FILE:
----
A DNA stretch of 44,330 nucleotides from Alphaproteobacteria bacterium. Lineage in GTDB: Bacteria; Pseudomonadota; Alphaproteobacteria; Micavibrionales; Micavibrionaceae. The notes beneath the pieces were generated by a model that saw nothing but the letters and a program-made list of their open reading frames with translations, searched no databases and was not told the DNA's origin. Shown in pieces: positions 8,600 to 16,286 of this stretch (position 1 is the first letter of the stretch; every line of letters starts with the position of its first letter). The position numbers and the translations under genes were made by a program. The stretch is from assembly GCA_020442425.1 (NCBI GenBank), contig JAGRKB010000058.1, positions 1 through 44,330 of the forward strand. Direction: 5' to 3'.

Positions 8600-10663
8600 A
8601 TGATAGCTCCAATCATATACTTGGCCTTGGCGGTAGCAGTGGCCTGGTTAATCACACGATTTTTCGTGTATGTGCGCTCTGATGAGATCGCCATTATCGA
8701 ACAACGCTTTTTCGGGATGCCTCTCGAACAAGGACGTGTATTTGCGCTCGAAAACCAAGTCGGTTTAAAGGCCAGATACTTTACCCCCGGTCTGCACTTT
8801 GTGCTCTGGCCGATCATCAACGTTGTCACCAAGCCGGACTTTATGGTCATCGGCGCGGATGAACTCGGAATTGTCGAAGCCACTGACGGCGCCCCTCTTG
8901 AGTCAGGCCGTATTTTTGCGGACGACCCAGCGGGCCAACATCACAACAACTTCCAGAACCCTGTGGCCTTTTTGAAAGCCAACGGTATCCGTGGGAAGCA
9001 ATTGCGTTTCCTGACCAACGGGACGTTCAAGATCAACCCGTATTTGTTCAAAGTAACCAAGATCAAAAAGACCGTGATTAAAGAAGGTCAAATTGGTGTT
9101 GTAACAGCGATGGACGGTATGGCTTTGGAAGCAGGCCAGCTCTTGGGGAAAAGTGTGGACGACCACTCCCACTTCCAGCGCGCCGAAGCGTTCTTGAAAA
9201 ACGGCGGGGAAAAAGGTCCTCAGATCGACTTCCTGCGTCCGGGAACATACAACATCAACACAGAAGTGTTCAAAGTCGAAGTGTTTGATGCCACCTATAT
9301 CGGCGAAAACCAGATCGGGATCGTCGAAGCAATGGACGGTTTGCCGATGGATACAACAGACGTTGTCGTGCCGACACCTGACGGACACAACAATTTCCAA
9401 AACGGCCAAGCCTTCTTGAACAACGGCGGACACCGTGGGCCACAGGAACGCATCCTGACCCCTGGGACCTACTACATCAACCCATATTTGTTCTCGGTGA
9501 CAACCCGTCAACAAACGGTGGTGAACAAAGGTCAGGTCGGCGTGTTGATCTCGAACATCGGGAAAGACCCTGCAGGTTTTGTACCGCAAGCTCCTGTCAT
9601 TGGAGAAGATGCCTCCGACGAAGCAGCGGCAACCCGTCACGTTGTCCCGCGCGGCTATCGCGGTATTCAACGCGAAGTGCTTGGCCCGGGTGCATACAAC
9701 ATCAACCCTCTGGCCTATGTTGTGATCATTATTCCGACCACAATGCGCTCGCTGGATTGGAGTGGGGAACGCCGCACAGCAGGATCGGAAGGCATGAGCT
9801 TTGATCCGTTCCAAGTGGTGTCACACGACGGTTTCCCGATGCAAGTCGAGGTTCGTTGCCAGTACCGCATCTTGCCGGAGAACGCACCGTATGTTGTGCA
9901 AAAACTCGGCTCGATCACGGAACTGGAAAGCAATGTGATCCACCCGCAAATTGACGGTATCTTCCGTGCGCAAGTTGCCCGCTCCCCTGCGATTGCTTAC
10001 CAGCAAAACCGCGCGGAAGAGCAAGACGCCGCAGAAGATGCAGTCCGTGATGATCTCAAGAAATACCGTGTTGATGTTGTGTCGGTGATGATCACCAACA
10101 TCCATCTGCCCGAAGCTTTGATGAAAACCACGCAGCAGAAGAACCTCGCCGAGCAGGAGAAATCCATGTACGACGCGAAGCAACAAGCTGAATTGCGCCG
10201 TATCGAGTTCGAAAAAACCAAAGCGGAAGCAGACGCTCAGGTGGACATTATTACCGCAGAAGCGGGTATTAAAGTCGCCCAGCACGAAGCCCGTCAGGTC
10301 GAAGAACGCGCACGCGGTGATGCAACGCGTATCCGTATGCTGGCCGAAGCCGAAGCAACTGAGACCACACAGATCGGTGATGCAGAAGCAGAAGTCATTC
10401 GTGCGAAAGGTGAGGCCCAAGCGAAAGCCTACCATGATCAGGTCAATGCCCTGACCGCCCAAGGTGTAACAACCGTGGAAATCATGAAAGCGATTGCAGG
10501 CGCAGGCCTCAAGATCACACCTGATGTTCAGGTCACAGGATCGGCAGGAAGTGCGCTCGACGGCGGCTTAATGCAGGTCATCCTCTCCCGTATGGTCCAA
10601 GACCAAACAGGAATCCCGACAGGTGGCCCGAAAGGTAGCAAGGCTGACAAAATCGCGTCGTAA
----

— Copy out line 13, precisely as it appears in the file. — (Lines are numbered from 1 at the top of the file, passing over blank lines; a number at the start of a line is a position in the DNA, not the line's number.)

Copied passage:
9501 CAACCCGTCAACAAACGGTGGTGAACAAAGGTCAGGTCGGCGTGTTGATCTCGAACATCGGGAAAGACCCTGCAGGTTTTGTACCGCAAGCTCCTGTCAT